Lance Armstrong reportedly is weighing confessing to using banned performance-enhancing drugs and blood transfusions during his run of seven Tour de France titles.
Armstrong, who was stripped in October of his Tour titles and banned for life from competition by the U.S. Anti-Doping Agency, is pursuing the admission as a route to regain his eligibility to compete, the New York Times first reported Friday.
Armstrong’s attorney, Tim Herman, told the newspaper, “I suppose anything is possible. Right now, that’s not really on the table.”
Citing pressure from the cancer-fighting charity he helped create, Livestrong, Armstrong, 41, reportedly has held discussions with his longtime nemesis, USADA Chief Executive Travis Tygart, in an attempt to negotiate a lifting of the ban, one person told the New York Times.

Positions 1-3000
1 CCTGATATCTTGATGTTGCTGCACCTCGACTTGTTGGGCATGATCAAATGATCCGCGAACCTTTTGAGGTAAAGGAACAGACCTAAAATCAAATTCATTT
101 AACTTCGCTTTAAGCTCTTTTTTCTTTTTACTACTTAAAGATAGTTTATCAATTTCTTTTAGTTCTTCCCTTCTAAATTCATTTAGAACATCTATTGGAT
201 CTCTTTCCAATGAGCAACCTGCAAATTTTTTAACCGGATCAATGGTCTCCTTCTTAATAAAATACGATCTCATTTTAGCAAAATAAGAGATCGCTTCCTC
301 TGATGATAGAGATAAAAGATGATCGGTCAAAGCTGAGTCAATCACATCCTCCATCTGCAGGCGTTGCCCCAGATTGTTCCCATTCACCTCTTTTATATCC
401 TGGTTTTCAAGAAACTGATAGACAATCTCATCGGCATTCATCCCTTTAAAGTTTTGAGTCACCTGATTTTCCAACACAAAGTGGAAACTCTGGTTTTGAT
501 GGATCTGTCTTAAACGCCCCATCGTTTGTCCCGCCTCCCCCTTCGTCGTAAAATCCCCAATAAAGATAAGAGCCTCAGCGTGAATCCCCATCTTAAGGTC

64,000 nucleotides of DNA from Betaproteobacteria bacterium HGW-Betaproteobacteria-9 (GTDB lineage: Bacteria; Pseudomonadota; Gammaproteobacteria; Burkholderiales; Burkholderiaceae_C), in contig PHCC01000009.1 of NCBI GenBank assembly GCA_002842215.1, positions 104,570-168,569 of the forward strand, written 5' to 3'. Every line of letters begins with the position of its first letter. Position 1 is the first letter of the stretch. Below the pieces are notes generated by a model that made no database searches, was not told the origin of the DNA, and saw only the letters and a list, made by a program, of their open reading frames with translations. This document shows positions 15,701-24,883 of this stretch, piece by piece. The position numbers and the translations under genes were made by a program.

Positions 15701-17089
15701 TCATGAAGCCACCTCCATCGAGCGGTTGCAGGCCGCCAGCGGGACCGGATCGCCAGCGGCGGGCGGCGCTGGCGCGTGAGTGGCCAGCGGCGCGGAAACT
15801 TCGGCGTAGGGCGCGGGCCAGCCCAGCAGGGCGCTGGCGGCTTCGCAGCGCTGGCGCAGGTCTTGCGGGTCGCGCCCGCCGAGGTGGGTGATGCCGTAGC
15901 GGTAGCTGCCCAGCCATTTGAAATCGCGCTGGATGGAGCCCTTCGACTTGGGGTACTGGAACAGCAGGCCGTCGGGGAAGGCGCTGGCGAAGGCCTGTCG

Armstrong has competed in triathlons and running events since his lifetime ban took effect.
Efforts to reach Tygart and Armstrong’s representatives Friday night were not immediately successful.
The World Anti-Doping Code allows for lightened punishment for those who fully detail their doping protocol in a confession.
Armstrong lost a slew of endorsement deals after he was banned, and any confession would probably leave him in jeopardy of perjury accusations since he has given sworn statements denying he used banned substances in prior legal cases.